There are advantages to teams being on their own too. Now staff members will be able to talk, display rankings and review video internally, without crowd noise and loud music, not to mention enemy eyes and ears.

“It’s just a little quieter,” Yzerman said. “It seems it’s going to be a little less hectic. Particularly in Round 1 when the building is full and, depending on who’s pick is coming up, the fans are chanting. There’s a lot of buzz in the building and a lot of people around. It can be very distracting. So I kind of like this format, actually. I think it’s going to work really well.”

NHL Commissioner Gary Bettman will host the first round; Deputy Commissioner Bill Daly will host Rounds 2-7. The teams will announce their own picks as usual.

Except this time, Commissioner Bettman and Daly will be at the NHL Network studio in Secaucus, New Jersey. The teams will be on video from wherever they are. So will the top prospects and others of interest, like Danny Weight, Kienan Draper and Mason Langenbrunner, the sons of former NHL players Doug Weight, Kris Draper and Jamie Langenbrunner, respectively.

NHL Network is producing a world feed that will be used by rightsholders and include more than 100 remote feeds over two days.

“This is very ambitious,” Mayer said. “They have been just incredible in terms of getting everything together and putting everything in a workable way that makes sense and will make for what I think will be a good broadcast. Even though you’re technologically way advanced, you’ve got all these feeds, it is important to really keep it simple, not go crazy and just make sure you’re doing it right and everything’s working.”

NHL Network partnered with Bitfire, a company with an internet protocol video transport system and concierge-level support. In short, it allows two-way communication with little latency for as many people as needed. Teams received special servers. The prospects expected to be on the broadcast received a link; all they have to do is click on it on their smartphone or computer.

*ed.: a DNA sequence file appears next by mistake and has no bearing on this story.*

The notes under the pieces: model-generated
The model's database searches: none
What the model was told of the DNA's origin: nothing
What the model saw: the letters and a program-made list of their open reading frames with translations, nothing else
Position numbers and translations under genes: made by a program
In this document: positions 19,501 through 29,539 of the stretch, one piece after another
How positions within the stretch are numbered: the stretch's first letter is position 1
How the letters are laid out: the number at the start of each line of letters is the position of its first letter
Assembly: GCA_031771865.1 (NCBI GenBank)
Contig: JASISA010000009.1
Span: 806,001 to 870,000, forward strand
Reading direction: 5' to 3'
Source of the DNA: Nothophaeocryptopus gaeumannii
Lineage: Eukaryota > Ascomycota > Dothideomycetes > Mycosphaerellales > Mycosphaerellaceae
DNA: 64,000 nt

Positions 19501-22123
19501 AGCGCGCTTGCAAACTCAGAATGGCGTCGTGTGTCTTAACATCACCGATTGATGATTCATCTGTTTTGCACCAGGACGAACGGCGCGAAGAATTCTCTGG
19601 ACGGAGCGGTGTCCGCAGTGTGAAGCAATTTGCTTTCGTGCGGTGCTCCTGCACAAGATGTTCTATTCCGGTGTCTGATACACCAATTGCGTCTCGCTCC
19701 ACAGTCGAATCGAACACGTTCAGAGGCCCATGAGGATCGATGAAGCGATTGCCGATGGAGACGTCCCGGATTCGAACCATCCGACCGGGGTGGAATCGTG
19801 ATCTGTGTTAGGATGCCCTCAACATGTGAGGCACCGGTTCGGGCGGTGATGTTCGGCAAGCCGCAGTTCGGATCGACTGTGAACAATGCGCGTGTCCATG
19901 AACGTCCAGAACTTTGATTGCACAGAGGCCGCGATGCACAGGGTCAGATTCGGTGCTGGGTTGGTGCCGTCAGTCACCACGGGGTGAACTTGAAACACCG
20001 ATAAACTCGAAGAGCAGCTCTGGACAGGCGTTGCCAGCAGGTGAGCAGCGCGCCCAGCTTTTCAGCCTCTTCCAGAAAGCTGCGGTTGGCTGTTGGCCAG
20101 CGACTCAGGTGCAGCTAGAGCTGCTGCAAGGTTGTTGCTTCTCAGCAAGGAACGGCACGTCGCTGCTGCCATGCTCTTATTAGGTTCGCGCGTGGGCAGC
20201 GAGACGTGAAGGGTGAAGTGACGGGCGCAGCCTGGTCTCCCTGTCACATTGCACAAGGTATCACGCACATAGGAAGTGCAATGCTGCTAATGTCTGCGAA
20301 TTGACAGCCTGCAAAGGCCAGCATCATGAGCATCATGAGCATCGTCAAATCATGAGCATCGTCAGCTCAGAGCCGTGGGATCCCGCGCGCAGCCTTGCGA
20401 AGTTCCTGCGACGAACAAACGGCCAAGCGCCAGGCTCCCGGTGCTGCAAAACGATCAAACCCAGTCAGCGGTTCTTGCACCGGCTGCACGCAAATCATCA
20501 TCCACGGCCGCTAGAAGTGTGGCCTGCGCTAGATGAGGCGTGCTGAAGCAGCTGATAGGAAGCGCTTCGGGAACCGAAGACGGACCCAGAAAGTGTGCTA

“Certainly, the pandemic has posed a lot of challenges for all broadcasters over the past couple of months,” said Susan Stone, NHL Network senior vice president of operations and engineering. “But it’s also given us the chance to pivot and adapt and sort of opened our eyes to new technologies that maybe six to eight months ago we wouldn’t have tried.”

Tweet from @NYRangers: Draft Table: Set. ������ pic.twitter.com/TznBIHCWeO

The prospects will still hear their names called. The NHL has sent about 40 prospects a box of 31 hats so they can put on one when the time comes. Don’t be surprised if the New York Rangers sent a jersey to forward Alexis Lafreniere from Rimouski of the Quebec Major Junior Hockey League. They have the No. 1 pick, and he’s the No. 1 North American skater according to NHL Central Scouting.

“This is an opportunity to get into the individual war rooms of the teams, to see the players in their home environment sitting with family, waiting,” said Josh Bernstein, NHL Network senior coordinating producer. “Obviously, we’ve been put in this situation by the events over the past six months or so. Not ideal. But I think in many ways it’s going to be an opportunity to do things differently and even better.”

NHL.com Senior Director of Editorial Shawn P. Roarke and staff writers Tom Gulitti and Tracey Myers contributed to this report